capabilities and video loss sensing. When the motion detector is triggered the
relevant camera output is recorded more frequently in the sequence (2 or 4
times as often). The system can be configured to operate in two ways: 'Activity'
detection looks for changes in luminance level in defined areas of the image. 'Intrusion'
detection responds to actual movement in the scene and is better suited to monitoring
areas where no movement is expected. In order to reduce the incidence of false
alarms the system has an extensive range of adjustments. The detection grid is
divided up into 256 zones, each of which can be switched on or off. Zones can
be defined to respond only to objects of a particular size. For example, a person
might occupy a grid of 5 x 2, or 10 zones. If that is set as the target size
anything smaller -- an animal or movement of trees -- should be ignored. Additionally
there are ten sensitivity levels for each camera and three alarm rejection
modes, to prevent activation by vibration, changes in lighting level or camera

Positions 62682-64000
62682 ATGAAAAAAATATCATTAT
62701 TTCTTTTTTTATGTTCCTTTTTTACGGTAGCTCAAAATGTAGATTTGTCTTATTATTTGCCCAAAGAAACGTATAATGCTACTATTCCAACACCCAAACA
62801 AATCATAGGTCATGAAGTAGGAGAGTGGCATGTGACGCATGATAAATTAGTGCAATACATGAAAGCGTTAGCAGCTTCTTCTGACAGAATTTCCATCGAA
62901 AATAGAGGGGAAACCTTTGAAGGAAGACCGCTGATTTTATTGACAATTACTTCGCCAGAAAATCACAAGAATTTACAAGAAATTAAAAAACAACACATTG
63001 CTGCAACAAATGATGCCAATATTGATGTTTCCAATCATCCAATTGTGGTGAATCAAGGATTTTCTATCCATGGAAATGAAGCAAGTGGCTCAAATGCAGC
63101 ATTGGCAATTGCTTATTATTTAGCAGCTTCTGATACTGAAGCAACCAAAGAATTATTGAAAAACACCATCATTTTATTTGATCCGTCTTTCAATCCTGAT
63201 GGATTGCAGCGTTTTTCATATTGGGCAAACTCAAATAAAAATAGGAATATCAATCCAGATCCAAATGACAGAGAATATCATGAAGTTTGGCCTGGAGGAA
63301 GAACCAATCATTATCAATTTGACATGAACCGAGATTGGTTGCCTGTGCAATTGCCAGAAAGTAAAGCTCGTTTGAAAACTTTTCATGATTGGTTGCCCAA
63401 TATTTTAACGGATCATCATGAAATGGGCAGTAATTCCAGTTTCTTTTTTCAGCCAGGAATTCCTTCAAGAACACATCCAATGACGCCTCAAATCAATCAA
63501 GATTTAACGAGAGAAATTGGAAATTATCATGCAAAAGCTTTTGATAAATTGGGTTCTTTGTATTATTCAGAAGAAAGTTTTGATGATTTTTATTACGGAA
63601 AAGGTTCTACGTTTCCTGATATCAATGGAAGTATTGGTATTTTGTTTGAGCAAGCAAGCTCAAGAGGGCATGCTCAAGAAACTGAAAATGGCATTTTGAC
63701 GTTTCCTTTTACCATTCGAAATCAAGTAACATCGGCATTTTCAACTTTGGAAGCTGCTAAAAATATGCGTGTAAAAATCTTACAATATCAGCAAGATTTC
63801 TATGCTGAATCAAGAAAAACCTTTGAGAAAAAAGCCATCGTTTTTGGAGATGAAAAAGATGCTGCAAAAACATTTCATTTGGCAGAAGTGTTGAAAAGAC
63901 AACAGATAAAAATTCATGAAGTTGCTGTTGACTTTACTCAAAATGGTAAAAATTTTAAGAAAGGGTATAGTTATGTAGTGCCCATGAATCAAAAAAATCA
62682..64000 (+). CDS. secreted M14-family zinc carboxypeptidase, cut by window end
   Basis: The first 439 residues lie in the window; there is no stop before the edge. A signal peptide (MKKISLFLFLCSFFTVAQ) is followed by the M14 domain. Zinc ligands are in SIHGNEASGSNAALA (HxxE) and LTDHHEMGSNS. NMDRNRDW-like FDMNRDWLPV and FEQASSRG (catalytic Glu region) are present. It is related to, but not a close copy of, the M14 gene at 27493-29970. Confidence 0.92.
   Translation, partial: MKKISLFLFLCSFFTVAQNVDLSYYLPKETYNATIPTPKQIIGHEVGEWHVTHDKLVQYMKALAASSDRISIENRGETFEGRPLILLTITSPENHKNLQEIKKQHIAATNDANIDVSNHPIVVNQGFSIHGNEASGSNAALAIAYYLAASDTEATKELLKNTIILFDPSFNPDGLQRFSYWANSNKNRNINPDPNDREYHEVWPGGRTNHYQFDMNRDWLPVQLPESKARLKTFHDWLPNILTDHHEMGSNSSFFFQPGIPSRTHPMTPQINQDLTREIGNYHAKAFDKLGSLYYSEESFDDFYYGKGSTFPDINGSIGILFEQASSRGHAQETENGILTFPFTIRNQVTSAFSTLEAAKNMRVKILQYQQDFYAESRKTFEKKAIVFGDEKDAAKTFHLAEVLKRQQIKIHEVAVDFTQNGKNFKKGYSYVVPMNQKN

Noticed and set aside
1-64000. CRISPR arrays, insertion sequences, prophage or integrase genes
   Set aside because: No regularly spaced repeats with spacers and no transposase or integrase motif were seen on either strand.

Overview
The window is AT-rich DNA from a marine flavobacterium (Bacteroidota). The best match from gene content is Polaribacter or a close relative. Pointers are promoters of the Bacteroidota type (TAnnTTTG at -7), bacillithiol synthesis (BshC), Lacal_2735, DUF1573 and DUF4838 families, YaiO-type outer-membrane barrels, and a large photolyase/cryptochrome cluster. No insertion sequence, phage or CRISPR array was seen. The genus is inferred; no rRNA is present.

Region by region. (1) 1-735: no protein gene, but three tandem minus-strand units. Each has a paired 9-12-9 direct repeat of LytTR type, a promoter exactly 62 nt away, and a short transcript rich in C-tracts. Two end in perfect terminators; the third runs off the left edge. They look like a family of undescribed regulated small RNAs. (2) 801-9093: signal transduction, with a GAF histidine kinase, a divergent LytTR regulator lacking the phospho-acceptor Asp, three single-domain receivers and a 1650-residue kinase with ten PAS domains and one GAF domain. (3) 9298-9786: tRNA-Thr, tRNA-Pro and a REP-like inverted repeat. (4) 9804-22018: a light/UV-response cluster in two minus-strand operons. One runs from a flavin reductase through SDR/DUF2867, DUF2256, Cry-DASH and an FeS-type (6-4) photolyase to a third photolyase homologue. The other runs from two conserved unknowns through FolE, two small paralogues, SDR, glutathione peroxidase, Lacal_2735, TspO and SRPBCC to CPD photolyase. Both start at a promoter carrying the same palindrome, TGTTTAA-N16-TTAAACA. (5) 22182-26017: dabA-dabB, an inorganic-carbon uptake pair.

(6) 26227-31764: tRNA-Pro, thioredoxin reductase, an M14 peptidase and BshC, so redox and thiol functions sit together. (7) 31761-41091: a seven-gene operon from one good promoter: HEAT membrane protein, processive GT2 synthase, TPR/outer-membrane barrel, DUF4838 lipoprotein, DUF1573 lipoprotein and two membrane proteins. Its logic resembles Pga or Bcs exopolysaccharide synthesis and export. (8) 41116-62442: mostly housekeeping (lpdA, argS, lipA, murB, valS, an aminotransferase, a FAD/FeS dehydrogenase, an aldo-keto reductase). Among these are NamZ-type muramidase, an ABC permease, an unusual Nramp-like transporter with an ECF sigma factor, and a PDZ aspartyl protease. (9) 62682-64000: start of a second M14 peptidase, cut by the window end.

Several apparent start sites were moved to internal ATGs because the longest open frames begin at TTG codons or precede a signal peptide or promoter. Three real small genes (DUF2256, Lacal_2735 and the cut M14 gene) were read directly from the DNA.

To assist with motion detector and camera set-up Columbus
has a facility called Camera Scope. This superimposes a histogram display over
the picture showing the luminance levels of the incoming analogue video signal.
During record mode the main monitor (Monitor A) shows only
live full screen images from the connected cameras, these can be manually
selected or sequenced, with the facility to vary the dwell times. Alarm events are
automatically logged and if the system is used with the optional archiving
system, video sequences can be automatically downloaded to tape or another
Once you have waded through the somewhat stodgily written
instructions and carried out a few dry runs most of the set-up and installation
procedures are fairly straightforward. Camera sequencing is made a lot easier
with the use of a feature called AutoList. Pressing the Alarm and Sequence
buttons together engages the AutoList mode; the installer or operator then
selects cameras and sets dwell times by pressing the camera buttons in the